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We are writing to express our unease at what we believe is inappropriate censure imposed on our colleague Professor Corris concerning duplicate publications.1,2 Professor Corris was asked to write what was essentially a CME article for Clinical Medicine on a subject that he had recently reviewed in detail for Thorax. It was inevitable that there would be considerable duplication. The same papers and information were being disucssed and there are limitations in the way complex arguments can be expressed. It is universally accepted that a degree of duplication in review articles is completely different from trying to pass off as a new study previously published peer reviewed papers containing original data. It is commonplace for people with authoritative opinions to write similar articles in more than one journal as shown by the similarities between the Harveian oration by Warrell published in the same issue of Clinical Medicine and an earlier manuscript in the Lancet.3,4 We believe such duplication is entirely appropriate, as surely it is our duty as educators to disseminate information to as wide an audience as possible. Fraud in any shape or form in science is to be wholly deplored, but let us not be so zealous in its pursuit that we smear the innocent to the detriment of us all.
At risk of another duplicate publication, we have also sent this letter to the editor of Clinical Medicine.
It is a matter of some concern to us that you felt obliged to print a notice of duplicate publication for Professor Corris.1 While we all deplore dual publication of original scientific data, the purpose of review articles is to provide a form of CME for practising physicians. It is therefore inevitable that, when an authority in a field is asked to give their current view on a subject, there will be considerable overlap with his/her previous thoughts on the subject. This does not make the article uninteresting to read, nor—as we are sure the Editors are aware—does it stop such articles being frequently referenced.
It is our belief that it is generally understood within the community that review articles by a given author are likely to contain significant overlap with previously published reviews by the same author and that, in this situation, it is rather “missing the point” to call this a duplicate publication.
To illustrate the point we enclose a list of review articles which all contain overlapping material concerning the assessment of respiratory muscle strength.2–8 With the exception of the article in Thorax (for which the invitation to write came following a prompt from us), the remaining articles were all written as a result of unsolicited requests by the editorial team of the journal concerned. Like Professor Corris's articles, they serve a useful function because these journals reach widely differing audiences and in each case the text of the article has been aligned to fit the interests of the readership of the journal concerned.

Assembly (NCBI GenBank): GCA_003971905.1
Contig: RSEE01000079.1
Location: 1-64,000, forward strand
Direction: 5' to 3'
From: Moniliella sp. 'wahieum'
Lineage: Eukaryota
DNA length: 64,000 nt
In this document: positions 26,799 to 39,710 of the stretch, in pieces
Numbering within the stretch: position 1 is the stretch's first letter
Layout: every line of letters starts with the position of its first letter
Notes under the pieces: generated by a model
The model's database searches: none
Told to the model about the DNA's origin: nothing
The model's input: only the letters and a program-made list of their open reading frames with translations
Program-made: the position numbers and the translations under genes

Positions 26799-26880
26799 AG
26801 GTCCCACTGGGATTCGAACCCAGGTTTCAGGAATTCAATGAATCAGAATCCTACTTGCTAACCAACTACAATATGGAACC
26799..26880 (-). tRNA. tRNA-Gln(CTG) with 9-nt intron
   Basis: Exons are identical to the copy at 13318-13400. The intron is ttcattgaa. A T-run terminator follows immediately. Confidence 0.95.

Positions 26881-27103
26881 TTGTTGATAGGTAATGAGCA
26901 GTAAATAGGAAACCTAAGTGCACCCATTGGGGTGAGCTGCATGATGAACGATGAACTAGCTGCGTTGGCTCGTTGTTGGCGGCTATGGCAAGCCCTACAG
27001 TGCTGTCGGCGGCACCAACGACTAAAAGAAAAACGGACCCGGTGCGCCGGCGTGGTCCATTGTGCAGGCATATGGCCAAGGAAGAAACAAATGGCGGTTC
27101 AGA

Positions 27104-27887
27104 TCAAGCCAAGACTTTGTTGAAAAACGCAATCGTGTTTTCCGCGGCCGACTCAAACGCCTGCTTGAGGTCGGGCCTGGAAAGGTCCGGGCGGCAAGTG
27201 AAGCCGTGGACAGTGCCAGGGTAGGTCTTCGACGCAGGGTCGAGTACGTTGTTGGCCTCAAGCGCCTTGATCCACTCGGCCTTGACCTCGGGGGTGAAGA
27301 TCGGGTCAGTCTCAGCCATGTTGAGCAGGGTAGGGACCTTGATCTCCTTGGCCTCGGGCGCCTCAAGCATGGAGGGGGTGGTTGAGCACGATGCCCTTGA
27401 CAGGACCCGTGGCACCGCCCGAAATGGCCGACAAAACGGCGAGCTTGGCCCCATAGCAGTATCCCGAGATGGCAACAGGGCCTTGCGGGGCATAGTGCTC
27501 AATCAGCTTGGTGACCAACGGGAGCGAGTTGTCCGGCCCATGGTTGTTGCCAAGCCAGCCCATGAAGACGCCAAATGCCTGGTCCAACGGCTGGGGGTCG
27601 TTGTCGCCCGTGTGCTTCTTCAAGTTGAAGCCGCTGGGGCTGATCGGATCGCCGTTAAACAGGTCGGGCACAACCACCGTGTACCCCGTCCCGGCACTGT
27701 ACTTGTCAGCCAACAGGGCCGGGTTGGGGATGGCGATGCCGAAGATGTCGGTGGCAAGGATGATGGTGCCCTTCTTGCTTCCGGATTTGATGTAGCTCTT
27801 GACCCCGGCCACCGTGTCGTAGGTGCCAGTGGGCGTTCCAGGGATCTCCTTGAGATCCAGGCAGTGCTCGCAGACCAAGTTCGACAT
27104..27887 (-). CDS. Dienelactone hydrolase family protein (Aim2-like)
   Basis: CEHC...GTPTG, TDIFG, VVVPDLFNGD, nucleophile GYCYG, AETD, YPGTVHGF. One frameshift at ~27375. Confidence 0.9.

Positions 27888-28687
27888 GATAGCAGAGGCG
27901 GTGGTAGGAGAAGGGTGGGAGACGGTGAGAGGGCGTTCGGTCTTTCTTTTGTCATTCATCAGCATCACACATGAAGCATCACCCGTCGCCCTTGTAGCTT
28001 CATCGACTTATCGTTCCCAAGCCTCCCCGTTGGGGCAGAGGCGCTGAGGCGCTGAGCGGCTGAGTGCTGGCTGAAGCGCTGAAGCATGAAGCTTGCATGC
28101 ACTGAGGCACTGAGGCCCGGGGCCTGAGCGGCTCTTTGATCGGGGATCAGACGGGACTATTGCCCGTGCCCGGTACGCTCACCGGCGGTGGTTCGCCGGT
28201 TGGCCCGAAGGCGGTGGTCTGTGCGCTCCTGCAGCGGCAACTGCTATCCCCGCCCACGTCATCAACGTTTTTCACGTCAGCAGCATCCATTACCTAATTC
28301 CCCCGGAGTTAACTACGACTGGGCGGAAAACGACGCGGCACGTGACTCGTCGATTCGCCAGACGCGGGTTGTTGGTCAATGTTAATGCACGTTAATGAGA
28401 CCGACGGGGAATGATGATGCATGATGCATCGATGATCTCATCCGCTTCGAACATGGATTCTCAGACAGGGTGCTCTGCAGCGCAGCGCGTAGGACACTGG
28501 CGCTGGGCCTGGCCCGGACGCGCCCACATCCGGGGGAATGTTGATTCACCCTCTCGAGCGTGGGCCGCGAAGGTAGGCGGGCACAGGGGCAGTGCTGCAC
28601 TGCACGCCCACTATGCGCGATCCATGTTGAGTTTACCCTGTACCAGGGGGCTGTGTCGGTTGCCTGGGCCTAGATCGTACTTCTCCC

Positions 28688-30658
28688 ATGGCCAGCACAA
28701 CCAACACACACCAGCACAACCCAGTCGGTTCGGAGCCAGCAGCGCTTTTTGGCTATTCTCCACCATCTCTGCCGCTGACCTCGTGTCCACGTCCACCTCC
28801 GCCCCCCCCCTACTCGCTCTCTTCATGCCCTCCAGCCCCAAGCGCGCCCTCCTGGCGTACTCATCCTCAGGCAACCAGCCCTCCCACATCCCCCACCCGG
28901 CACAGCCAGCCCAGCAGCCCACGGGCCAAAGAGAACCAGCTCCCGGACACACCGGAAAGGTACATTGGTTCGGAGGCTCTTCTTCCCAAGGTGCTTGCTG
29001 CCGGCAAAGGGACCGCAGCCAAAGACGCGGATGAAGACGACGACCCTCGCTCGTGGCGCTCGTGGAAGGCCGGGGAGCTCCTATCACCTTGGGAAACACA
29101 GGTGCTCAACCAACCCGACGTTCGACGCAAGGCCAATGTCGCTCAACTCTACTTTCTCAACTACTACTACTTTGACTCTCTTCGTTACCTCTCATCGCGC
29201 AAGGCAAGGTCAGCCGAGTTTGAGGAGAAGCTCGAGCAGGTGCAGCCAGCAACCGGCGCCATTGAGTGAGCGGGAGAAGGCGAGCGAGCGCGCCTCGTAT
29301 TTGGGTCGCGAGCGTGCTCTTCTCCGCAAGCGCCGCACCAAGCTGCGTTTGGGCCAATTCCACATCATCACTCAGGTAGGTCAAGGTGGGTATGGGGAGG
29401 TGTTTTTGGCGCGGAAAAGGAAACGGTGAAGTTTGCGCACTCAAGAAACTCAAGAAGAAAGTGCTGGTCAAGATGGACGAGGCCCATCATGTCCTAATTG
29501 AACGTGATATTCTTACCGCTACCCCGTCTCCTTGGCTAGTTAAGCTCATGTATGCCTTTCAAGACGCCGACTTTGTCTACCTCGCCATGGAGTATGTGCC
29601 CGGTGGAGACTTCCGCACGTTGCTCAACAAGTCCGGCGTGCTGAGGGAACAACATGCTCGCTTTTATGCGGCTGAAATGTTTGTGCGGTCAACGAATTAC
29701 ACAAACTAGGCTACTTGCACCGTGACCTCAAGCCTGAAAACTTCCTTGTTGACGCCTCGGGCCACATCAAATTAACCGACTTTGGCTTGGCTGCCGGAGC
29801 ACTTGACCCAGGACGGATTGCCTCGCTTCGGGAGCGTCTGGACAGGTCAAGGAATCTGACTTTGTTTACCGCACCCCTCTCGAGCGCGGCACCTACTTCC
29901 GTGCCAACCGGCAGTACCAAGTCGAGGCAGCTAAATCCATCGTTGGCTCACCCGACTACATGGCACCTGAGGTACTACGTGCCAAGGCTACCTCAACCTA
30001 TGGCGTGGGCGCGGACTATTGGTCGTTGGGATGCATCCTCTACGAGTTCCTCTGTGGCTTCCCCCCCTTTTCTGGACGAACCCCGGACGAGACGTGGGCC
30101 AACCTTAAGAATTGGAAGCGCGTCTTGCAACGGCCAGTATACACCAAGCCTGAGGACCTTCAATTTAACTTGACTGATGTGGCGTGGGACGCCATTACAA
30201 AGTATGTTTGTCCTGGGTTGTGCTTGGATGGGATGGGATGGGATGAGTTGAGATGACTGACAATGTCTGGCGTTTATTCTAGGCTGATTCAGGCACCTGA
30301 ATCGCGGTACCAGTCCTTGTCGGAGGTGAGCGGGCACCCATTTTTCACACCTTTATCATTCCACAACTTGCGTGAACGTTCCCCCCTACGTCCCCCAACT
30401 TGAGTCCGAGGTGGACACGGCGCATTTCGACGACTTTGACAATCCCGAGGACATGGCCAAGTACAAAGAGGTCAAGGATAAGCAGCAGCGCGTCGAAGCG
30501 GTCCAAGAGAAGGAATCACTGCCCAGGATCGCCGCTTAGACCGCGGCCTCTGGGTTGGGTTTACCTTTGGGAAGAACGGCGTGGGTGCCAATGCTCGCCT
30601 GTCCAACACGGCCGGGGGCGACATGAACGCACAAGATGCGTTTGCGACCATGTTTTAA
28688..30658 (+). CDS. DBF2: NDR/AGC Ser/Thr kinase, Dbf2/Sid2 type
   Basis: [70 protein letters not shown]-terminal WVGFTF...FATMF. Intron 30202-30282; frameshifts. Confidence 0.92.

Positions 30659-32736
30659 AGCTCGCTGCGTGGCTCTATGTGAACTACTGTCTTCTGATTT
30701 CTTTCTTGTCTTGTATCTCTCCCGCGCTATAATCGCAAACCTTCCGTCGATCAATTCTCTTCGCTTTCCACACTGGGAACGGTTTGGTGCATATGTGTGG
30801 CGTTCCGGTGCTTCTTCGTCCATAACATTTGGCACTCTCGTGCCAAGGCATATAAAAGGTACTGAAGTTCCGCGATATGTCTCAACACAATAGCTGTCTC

Our belief is that reviews of this sort do serve a useful role in postgraduate medical education and, because writing them is not recognised by the University Research Assessment Exercise, it is becoming increasingly hard to find experts in their fields who are prepared to do so. Publicly identifying this type of “duplicate publication” serves no useful purpose.
We published the statement on duplicate publication, as did the other journal concerned, in response to a correspondent who pointed out the similarity between the two articles. When we looked through the article published in Clinical Medicine it was evident that large parts of the article in Thorax were reproduced verbatim.
We appreciate that review articles by the same author in different journals often contain overlapping information, but that was not the point on this occasion. The point was that much of the material was exactly the same, and Professor Corris had not explicitly acknowledged this or the contribution of other authors to it.
We have taken a firm line on duplicate publication and non-disclosure of related publications in the past and, although we accept that some degree of duplicate reporting is acceptable and common in review or opinion articles, having received a formal complaint about the article we did not feel able to dismiss it. This was particularly the case since Professor Corris was until very recently an Associate Editor of Thorax, and we were in danger of being open to accusations of special privilege for people who have been associated with the journal.
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